25 years since original publication Rich dad, poor dad: Rich people teach their kids things about money – poor and middle class don’t!, a book originally self-published in 1997 by author Robert T. Kiyosaki’s Cashflow Technologies. Since its release, the book has been a bestseller, with more than 44 million copies sold.
Beyond Sales Success rich dad, poor dad, Kiyosaki has always viewed the book as part of a larger mission – since he was 9 years old. “Why don’t we teach kids about money?” he muses. Kiyosaki grew up in Hawaii, where his father served as the state’s education secretary and earned a Ph.D. for a modest salary.
“I grew up in this poor lower-middle-class neighborhood,” Kiyosaki said. When his father got a promotion, they moved to town, and Kiyosaki ended up going to a school with mostly wealthy students. This led to him being placed in a different world and left him wondering, as he put it, “How do these kids have money?”
Culture shock causes Kiyosaki to ask his father about the best way to get rich and is told to “stay in school”. He said that although he was only nine years old, he already knew that his father’s views on education to get rich were “nonsense”. This was proven wrong by his friend’s father, who was very wealthy but didn’t have any college degrees. It prompted Kiyosaki to understand the power of passive income—how the rich don’t work for money; money works for them. Poor people work for paychecks and thus never get ahead.
“Most people don’t really understand money,” Kiyosaki said. “America has $30 trillion in debt. That’s 32 zeros!” 25 years ago rich dad, poor dad Calling attention to the fundamental lack of financial literacy among a generation of young professionals. “I thought someone would stop it now,” Kiyosaki said. “Nothing has changed.”
The purpose of this book is to spread an understanding of how money works. Perhaps that’s why Kiyosaki struggled to find a publisher for it, leading him to decide to self-publish. “I was turned down by every publisher in New York,” he recalls. “They said I didn’t know what I was talking about. I didn’t have a degree from Princeton or Stanford.” With no interest from big companies, Kiyosaki self-published the title and focused on effective marketing strategies, including putting the book together Put it in a place where books aren’t usually sold, like a gas station.
rich dad, poor dad Started attracting New York publishers after it appeared in New York New York Times Bestseller list. “I was with the Time Warner Book Group in the early 2000s,” says acquisitions editor Rick Wolff. rich dad, poor dad. “Part of my day job is to check New York Times Weekly bestseller list. Sure enough, I noticed that a book I had never heard of before was published by a company called Cashflow Technologies. “
Wolff went to his boss, Larry Kirshbaum, and told him about rich dad, poor dad And its surprise appearance on the list. “He told me, ‘Let’s not be fooled by this,'” Wolfe said. But Wolff flew to Phoenix to meet Kiyosaki, who picked him up in a black Porsche and took him to lunch with the cash flow team. Wolfe was impressed with their operation and keen to gauge their interest. “They made it clear that there was another offer,” he said.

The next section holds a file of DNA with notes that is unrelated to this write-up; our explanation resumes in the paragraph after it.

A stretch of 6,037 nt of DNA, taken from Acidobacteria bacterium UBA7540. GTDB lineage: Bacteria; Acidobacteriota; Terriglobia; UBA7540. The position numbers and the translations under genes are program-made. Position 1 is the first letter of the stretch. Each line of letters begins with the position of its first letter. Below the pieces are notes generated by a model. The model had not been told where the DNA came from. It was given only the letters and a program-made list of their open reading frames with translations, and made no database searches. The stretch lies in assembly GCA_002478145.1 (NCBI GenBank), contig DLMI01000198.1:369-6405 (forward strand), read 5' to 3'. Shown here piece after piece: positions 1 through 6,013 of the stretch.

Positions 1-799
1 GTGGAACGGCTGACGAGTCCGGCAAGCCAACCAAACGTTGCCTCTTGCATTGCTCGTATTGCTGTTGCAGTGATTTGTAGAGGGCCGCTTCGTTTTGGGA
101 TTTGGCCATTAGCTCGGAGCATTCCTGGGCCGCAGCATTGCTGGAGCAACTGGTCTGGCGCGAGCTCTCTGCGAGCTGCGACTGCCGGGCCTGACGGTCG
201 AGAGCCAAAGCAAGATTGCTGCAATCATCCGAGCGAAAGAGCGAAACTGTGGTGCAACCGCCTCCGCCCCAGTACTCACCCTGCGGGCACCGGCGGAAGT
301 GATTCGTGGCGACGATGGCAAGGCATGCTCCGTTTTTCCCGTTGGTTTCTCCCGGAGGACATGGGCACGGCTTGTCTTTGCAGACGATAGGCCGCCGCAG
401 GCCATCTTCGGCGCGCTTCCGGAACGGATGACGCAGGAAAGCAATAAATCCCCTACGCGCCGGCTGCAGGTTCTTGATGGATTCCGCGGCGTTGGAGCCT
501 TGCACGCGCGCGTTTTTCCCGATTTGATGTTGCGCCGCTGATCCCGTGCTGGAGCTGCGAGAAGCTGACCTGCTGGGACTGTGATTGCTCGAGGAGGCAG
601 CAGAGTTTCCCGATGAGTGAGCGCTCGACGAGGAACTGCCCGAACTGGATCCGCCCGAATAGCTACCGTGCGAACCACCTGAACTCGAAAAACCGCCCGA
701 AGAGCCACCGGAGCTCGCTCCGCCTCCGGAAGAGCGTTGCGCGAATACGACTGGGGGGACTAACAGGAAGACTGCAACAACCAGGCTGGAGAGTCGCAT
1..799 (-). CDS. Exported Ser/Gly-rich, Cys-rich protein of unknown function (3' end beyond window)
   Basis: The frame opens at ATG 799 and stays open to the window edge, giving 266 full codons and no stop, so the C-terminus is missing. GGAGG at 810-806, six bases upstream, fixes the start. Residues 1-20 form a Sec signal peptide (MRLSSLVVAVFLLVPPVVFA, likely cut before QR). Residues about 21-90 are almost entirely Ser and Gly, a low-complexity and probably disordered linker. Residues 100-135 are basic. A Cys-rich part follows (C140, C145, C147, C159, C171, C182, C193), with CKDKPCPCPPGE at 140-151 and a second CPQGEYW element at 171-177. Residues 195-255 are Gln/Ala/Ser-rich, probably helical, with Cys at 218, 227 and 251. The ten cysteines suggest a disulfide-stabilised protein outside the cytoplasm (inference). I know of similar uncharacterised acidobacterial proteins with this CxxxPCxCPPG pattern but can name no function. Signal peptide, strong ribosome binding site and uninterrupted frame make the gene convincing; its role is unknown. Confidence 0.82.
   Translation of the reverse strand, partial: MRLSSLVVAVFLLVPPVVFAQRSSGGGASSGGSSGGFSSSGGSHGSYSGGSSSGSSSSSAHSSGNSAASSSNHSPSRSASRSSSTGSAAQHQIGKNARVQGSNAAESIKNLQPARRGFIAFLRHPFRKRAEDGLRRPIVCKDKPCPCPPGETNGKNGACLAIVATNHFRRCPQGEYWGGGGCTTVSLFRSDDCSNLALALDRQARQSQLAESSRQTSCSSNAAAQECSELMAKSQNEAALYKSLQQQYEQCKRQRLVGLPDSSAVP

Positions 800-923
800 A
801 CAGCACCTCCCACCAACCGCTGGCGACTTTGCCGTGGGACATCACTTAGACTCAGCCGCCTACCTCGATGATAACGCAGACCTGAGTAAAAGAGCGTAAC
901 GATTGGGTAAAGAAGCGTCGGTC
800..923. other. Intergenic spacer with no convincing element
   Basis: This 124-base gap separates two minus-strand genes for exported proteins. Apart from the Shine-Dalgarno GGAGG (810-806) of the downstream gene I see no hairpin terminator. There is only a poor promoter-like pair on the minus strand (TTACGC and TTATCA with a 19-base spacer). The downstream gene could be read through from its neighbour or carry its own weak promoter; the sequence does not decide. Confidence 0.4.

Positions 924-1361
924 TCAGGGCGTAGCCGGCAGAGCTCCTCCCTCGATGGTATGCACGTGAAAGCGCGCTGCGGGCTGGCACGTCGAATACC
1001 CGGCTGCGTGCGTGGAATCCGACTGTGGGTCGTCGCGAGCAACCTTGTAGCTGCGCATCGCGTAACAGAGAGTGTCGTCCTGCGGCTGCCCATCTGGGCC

A bit of a failure, Wolfe tried to figure out a way to make it work and came up with the idea of protecting audio rights. In the early 2000s, snapping up audio and print rights was less common. Sure enough, the audio rights eventually led Kiyosaki to accept Wolf’s offer.
Kiyosaki has been recording audiobooks from the moment he signed the contract rich dad, poor dad, he continued to market it. Shortly after the Warner deal closed, Wolfe got a call from Kiyosaki’s office, which Wolfe said was “good news and bad news.”The good news is that Kiyosaki will appear in Oprah. The bad news is about a month later.”It’s unheard of for a book to be ruined so quickly,” Wolf points out, but the Warners production team was able to deliver 300,000 copies in time to customers and bookstores within an hour Oprah appearance.
In 2010, Kiyosaki Moving Published rich dad to his Plata publishing company, which also produces a line of books related to personal finance. To keep the book in the public eye, he still gave almost all of his interviews. He estimates he has completed over 2,000 ads.
“Robert is a self-made story,” Wolfe said. “rich dad, poor dad The #1 selling personal finance book of all time. More notably, this book also regularly appears at the top of parenting lists. ” (According to NPD BookScan, 12 months through April, rich dad, poor dad is the best-selling personal finance book. )
For the past 25 years, Kiyosaki has kept the book’s core messages about financial literacy intact, with only occasional updates. Starting with the 20th Anniversary Edition, Plata added callouts and sidebars on topics like student loan debt and consumer debt, and updated much of it again for the 25th Anniversary Edition.
Kiyosaki is proud of the multi-generational readership of the book, with parents giving the book to their children so they can understand how money works. “I only write about what I’ve done,” Kiyosaki explained. “When people go to school, they don’t know anything about money. What I wrote in the book is still there today.”
A version of this article appeared in the May 16, 2022 issue Publishers Weekly Under the heading: Showing Americans How to Get Rich for 25 Years